Peter Aldous recounts Lowestoft's experience of universal credit roll-out

18th October 2017

Peter Aldous calls on the Government to learn from Lowestoft's experience from the roll out of Universal Credit; to take a pragmatic approach, take into consideration local problems as they occur and not stick rigidly to a pre-arranged timetable.

In my constituency the full roll-out of universal credit began in Lowestoft in May 2016, and is due to begin in Beccles later this month. In Lowestoft significant problems have been encountered: many vulnerable people have been placed in very difficult situations, and at times the system has struggled to cope. Over the past nine months the position has improved, but challenges remain, and it is important for lessons to continue to be learnt as the roll-out accelerates in the coming months.

On 21 February, the Minister for Employment, who is present, visited Lowestoft. He sat down with local DWP and jobcentre staff, the council leader and council officers, and listened to their concerns. Since then there have been steady improvements. The various agencies involved in the delivery of universal credit are generally working well together. Good initiatives have been introduced: there is a vulnerable people officer front of house, the citizens advice bureau works from the jobcentre, and the district council is holding regular workshops with private sector landlords. There is evidence that universal credit is allowing the jobcentre to support those in low-paid work, which it could not previously do. It is therefore able to improve their life prospects, and get them into work. I also think it appropriate to highlight the Secretary of State’s decision to refresh the guidance for DWP staff to ensure that anyone who needs advance payments is offered them upfront, and to make the helpline free of charge.

While it is right to acknowledge the improvements that have been made in recent months, it is important to recognise that much work still needs to be done. First, the long delays before some claimants receive a payment must stop. The Government must seriously consider implementing the recommendation from Citizens Advice that those who need it must receive a payment within two weeks, which they will not have to pay back.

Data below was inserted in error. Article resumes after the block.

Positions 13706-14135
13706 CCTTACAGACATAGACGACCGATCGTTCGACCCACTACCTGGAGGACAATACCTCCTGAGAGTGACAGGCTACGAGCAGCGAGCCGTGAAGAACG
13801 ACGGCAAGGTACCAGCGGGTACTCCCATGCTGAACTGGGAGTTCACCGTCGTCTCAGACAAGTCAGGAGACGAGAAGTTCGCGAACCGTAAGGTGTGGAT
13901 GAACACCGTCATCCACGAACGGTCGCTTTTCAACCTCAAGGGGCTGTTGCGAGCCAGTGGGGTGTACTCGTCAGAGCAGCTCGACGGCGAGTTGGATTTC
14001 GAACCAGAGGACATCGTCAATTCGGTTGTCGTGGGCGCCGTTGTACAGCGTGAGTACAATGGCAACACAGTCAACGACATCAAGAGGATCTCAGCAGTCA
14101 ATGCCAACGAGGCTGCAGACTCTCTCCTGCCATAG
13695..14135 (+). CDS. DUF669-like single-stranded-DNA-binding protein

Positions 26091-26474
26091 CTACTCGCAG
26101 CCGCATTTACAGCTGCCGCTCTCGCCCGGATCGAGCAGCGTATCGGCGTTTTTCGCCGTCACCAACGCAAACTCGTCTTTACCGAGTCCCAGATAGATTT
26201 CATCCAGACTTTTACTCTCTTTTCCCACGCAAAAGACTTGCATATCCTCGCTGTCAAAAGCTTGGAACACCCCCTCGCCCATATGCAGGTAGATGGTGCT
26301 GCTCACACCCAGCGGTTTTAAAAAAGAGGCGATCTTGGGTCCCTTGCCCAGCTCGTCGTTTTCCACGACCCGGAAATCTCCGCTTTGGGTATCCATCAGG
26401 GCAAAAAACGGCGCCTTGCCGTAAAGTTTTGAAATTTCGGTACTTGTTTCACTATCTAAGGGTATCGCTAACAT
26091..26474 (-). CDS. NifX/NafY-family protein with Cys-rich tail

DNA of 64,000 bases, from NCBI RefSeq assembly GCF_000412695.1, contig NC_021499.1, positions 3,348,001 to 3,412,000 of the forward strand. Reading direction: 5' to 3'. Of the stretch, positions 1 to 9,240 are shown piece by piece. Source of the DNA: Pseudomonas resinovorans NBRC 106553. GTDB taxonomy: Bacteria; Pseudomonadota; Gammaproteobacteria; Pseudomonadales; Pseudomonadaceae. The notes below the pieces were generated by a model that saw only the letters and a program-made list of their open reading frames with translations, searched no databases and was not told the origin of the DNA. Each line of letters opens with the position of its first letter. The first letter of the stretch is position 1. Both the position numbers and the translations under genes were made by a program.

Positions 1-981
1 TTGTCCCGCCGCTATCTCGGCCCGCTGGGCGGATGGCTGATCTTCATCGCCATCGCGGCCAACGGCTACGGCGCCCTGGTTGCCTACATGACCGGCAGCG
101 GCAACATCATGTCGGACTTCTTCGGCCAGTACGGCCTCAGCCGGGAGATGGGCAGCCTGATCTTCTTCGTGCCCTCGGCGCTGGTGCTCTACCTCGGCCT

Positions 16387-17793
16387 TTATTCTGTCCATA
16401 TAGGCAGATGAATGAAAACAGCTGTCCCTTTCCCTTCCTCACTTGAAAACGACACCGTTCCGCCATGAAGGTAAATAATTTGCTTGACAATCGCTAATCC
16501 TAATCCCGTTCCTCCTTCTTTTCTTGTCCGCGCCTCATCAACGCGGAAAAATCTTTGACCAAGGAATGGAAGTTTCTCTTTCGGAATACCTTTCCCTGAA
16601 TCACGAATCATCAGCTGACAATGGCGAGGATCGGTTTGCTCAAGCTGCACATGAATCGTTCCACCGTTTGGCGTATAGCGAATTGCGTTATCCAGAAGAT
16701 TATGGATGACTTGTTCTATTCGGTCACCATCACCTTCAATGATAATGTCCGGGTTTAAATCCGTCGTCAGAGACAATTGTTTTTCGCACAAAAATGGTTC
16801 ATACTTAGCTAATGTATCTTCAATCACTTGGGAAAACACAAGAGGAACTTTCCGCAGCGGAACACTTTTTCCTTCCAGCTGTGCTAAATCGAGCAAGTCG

Secondly, the role of private sector landlords in providing housing for claimants must be recognised, and they must be put on a level playing field with social landlords when it comes to setting up alternative payment arrangements. The “give tenants a choice” initiative, launched by the Residential Landlords Association and Shelter, should be looked at closely. If something is not done, the housing crisis will be made even worse as private landlords refuse to accept universal credit claimants as tenants. That will put more pressure on social housing, and will almost certainly lead to an increase in homelessness.

Finally, it is important to have in mind the vital role played by local housing authorities working in partnership with the DWP in the implementation of universal credit. They are having to bear the costs of providing emergency temporary accommodation and recovering housing benefit debt. Either those costs should be transferred to the DWP, or the councils should be given additional funds.

I understand why the Government wish to proceed with the roll-out of universal credit, and I give them my support. However, they must proceed with caution. They must not stick rigidly to a preconceived timetable; they must slow down or speed up as circumstances dictate. They should be pragmatic and not dogmatic, and they should continue to listen and respond to feedback.

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